What does a tattoo signal?

by on September 3, 2014 at 7:17 pm in Economics, Law | Permalink

WE RECENTLY wrote about how a tattoo affects your job prospects. A paper from Kaitlyn Harger, a PhD student at West Virginia University, takes it a step further. Ms Harger found data from Florida and looked at what happened to people when they left prison. But her dataset was different: she knew which prisoners were tattooed.

Lots of employers are loth to employ people with tattoos. The US Army, for example, recently tightened its rules on body art. Ms Harger suggests that tattooed ex-cons, shunned by the legal labour market, slip back into criminality as a means to earn a crust: hence higher recidivism.

Her results are striking. On average, someone lasts 5,000 days (about 14 years) before finding themselves back in the cooler. A tattooed ex-con lasts half that (see chart).

That is from Free Exchange, there is more here.

1 Jason September 3, 2014 at 7:22 pm

Reverse causality?

2 XVO September 3, 2014 at 7:31 pm

Clearly the tattoo is causing the behavior. It couldn’t possibly be some other factor which causes both tattoos and criminality. Ban tattoos.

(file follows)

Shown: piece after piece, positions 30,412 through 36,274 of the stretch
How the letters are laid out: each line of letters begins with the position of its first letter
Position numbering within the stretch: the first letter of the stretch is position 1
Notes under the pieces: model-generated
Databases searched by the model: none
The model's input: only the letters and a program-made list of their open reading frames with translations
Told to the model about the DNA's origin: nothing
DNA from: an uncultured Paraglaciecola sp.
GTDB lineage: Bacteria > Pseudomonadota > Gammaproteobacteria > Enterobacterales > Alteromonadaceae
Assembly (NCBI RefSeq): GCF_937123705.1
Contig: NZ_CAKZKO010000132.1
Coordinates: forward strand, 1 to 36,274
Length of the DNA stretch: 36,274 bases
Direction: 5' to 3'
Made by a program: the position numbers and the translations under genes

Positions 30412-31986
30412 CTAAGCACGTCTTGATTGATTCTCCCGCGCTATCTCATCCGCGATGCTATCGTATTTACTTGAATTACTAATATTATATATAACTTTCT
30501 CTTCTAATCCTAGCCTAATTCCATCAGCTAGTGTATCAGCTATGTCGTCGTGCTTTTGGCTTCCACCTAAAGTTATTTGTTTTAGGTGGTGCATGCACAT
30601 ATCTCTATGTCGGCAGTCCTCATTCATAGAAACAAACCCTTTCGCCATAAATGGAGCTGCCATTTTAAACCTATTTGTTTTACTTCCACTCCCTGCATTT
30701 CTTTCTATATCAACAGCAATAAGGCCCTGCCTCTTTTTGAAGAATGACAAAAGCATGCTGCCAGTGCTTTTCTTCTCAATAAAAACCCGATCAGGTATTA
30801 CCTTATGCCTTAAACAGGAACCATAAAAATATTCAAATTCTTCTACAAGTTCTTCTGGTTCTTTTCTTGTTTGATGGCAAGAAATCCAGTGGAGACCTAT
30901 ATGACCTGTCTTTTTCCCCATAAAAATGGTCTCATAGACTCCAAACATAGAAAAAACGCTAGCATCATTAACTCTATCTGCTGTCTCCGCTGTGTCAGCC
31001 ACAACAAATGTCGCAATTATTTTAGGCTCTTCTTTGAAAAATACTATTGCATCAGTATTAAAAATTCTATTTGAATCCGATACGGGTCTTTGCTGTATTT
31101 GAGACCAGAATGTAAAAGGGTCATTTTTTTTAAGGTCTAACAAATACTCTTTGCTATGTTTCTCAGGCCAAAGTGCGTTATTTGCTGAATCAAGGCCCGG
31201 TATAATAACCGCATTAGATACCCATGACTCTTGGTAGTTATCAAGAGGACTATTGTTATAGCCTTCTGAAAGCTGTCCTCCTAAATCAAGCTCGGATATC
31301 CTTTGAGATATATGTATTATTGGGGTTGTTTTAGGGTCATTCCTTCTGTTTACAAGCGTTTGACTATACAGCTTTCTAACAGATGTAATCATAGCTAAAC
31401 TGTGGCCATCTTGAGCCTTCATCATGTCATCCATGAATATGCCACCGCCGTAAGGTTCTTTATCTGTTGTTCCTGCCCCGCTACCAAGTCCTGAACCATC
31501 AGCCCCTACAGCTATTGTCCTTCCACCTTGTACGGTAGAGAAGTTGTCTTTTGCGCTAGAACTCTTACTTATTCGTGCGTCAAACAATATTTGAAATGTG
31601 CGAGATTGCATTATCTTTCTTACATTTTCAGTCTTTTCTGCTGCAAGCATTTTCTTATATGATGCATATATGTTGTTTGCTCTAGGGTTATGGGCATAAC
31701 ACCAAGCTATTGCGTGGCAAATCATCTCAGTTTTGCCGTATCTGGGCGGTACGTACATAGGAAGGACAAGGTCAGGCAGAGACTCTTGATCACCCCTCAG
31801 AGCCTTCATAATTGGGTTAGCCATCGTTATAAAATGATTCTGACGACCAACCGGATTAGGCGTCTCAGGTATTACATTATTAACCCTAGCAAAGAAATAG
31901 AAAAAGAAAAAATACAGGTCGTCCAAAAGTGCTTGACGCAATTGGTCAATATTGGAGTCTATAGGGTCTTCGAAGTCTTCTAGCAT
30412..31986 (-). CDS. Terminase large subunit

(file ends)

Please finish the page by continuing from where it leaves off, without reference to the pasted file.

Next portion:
OR better yet launch a campaign for tattoo’d people’s civil rights. Tattoo acceptance now! “Just because I got a face tattoo of a swastika doesn’t mean I should be discriminated against” says an honest reformed citizen “I just want to work hard and earn a living, is that too much to ask?”

3 The Other Jim September 4, 2014 at 9:22 am

I think “tattoos correlate with idiocy” would have saved you some typing.

4 athEIst September 4, 2014 at 11:19 am

I have a really visceral disgust for a tattoo of any kind. It is one of the few things I am so judgmental about. But beyond that I always think “How Stupid.” It is with you forever…our until it becomes a blue splotch. The new multicolor ones I guess will become a brown splotch. How stupid can one be to get one?—and they’re not cheap!

5 Sigivald September 4, 2014 at 2:20 pm

Sounds like a personal problem.

On topic, I think the better explanation is “the sort of prisoner who gets prison/gang tattoos is highly overrepresented in that sample, and also incredibly likely to re-offend”.

6 Maurice de Sully September 3, 2014 at 7:53 pm